"Yes," answers Giorgetti definitively when asked if he might be Milan's answer to the contemporary market, now estimated to be worth more than $5 billion a year, in the United States alone. "In all of the stores, MSGM is right next to Carven, Kenzo and Acne. A lot of people have said to me: the secret of MSGM's success is that it is the first and only contemporary collection from Italy."
Although this may not be entirely accurate, it’s hard not to wonder why the contemporary market includes so few leading entries from Italy. "Young designers in Milan want to do a first-line, they want to do fashion shows, they want to do couture," says Giorgetti.
"This young and fresh brand is innovative both in terms of the collections as well as its communication strategy. For example, the most recent collaboration with Toilet Paper magazine had profound success and the exclusive pieces [that were created] sold out on The Corner within a very short period of time," says Alessandra Rossi, the commercial director of Yoox Group, which owns The Corner and has been selling MSGM for the past five seasons. "I don’t personally think that Milan — and Italy in general — are lacking new talents. I have seen a real improvement on the Milanese scene in the last few seasons. MSGM is for sure one of these."
"Nowadays MSGM is becoming the leader of the Italian contemporary market," confirms Silvano Vangi, head womenswear buyer at Luisa Via Roma. "They create items with affordable prices and high visual impact. MSGM has had double-digit growth from season to season," he adds.
"I need to be smart [about balancing design and price]," says Giorgetti, especially as the collections are produced in Italy. “If I have a brocade priced at €40 per meter, I'll do something simple with it. On the other hand, if I have a €7 cotton poplin, I'll do something more detailed.”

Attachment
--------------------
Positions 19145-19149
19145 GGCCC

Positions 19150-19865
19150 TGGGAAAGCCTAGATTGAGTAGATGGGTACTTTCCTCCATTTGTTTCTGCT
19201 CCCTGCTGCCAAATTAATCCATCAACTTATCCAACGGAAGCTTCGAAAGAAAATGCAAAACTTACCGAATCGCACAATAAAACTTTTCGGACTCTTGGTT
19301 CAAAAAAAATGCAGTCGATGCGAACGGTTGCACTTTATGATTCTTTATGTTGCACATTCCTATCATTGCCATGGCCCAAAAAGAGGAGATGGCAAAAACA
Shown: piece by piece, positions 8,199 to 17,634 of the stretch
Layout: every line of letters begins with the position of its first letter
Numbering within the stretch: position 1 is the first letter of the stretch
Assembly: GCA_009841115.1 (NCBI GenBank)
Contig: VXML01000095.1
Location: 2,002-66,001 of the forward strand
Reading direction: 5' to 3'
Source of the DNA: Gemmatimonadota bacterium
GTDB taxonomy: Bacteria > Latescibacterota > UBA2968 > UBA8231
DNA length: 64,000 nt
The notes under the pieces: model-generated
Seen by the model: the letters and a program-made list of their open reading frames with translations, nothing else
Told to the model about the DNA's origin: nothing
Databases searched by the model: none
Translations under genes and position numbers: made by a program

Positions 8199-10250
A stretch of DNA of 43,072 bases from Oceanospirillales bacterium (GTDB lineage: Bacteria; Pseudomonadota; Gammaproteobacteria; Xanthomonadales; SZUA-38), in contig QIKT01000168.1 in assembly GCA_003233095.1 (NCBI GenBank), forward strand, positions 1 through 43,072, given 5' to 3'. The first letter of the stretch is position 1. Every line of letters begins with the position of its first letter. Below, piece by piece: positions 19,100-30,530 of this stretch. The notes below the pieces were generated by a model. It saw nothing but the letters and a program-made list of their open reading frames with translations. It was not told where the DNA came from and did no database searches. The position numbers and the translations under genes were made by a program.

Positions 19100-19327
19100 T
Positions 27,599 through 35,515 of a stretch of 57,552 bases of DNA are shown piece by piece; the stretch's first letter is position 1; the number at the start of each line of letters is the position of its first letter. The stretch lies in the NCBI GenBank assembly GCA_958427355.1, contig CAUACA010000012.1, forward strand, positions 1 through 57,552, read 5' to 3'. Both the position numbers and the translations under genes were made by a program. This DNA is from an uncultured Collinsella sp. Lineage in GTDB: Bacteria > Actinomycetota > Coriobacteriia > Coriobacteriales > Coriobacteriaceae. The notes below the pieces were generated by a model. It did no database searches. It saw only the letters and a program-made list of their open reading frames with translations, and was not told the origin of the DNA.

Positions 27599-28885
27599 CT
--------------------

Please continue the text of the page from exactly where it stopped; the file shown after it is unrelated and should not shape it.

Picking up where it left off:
Digital printing also plays a major role in the brand’s approach to product development. The technique allows the company to produce designs that look highly intricate without having to cut or sew in adornments, helping to keep prices relatively low, while allowing for creative freedom and the production of exclusive patterns.
But if the brand's exaggerated aesthetics come from the world of high fashion, it borrows two other values from the high street. The first is a broad price range. "We start with €50 t-shirts, sweatshirts for €150 to €250 and dresses ranging between €250 and €600. Fur coats go for around €2000," Giorgetti explains. However, the collections also have a very wide scope, containing "approximately 500 pieces per season."
Giorgetti plays a dynamic game, responding quickly to the needs of distinct global markets. "Dubai wanted long skirts, Russia — fur coats, and so forth. Two years ago, we had three coats in our collection. One year later, we were producing 20,” he says. “In Italy, fashion consumers are very advanced. They were buying the printed sweatshirts two years ago. Now they want something new. But in the rest of the world, they're still crazy for the prints.”
"The big brands are focused on bags and shoes. A friend who works for a big [high-end] brand told me that 70 to 80 percent of sales come from shoes and bags," notes the designer. This provides contemporary brands like MSGM the space to sell their clothes, which are remarkably less expensive, but still have designer allure. Nonetheless, this hasn't deterred Giorgetti from experimenting with accessories.
For summer 2014, MSGM is unveiling its first shoe and bag collection. Notable designs include chunky sandals for men and women, a nod to the Hawaiian trend. Giorgetti says this new category has received positive feedback from buyers and led to additional points of sale, despite a price range of €350 to €500. "We sold 5,000 units of one of the models."
But is MSGM growing too fast?
There is a risk that growing too quickly will damage the “cool allure” of the collection, admits Giorgetti. Yet, MGSM’s 2014 strategy includes plans to open three direct-to-consumer stores in the Middle East and Asia, and the brand has already confirmed its participation in the upcoming round of Milan’s menswear shows this coming January.
If you're going to go for it, go all the way.